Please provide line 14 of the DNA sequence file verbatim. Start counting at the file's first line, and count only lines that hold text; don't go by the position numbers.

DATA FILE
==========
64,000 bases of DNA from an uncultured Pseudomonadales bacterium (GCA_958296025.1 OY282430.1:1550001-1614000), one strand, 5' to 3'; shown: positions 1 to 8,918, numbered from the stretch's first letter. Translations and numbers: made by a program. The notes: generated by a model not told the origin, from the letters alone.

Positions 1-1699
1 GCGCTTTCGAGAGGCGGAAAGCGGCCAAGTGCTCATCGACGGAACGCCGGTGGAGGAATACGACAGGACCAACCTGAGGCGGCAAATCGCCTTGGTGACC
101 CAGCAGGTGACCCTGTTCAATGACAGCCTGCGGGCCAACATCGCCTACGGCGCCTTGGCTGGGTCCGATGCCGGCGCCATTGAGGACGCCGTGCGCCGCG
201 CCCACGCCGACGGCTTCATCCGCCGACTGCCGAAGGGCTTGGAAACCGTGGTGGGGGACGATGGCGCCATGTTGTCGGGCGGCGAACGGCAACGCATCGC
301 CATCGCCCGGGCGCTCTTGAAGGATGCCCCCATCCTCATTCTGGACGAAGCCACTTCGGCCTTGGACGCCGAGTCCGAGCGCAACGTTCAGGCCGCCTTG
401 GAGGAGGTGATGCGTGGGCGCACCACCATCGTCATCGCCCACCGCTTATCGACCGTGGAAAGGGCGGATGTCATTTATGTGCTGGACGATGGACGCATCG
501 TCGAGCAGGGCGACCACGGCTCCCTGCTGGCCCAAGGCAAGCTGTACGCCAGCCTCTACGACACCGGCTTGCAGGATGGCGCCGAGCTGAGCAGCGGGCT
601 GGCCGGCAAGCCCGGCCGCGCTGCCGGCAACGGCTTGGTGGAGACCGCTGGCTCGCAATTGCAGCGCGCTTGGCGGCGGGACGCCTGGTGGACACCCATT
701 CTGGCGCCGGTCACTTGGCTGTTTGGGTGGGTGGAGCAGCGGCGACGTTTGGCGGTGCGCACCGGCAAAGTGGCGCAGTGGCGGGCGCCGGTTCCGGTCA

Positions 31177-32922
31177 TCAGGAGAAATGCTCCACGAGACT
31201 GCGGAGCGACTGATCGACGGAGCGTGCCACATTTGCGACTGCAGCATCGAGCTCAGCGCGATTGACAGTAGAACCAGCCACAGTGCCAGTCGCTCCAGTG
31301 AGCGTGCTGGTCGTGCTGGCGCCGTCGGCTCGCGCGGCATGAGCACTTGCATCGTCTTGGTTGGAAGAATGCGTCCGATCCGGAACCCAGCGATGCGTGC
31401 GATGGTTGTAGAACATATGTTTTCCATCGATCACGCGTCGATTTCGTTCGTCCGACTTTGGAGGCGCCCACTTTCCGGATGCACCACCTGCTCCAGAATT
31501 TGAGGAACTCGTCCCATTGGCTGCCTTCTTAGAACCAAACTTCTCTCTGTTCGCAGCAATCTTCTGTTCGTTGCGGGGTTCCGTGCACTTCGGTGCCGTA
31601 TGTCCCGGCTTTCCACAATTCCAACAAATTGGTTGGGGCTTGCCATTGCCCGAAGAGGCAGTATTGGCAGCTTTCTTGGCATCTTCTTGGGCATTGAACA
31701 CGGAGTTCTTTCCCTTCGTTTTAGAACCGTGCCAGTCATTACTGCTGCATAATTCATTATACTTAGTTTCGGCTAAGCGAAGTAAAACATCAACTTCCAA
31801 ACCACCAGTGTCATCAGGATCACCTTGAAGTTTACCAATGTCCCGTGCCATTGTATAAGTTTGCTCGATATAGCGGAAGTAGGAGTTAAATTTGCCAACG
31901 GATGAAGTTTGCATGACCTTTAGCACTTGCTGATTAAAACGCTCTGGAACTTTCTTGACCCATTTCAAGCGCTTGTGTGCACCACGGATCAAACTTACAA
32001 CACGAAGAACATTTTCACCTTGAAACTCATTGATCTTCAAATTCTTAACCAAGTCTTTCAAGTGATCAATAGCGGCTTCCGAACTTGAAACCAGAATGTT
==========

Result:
31301 AGCGTGCTGGTCGTGCTGGCGCCGTCGGCTCGCGCGGCATGAGCACTTGCATCGTCTTGGTTGGAAGAATGCGTCCGATCCGGAACCCAGCGATGCGTGC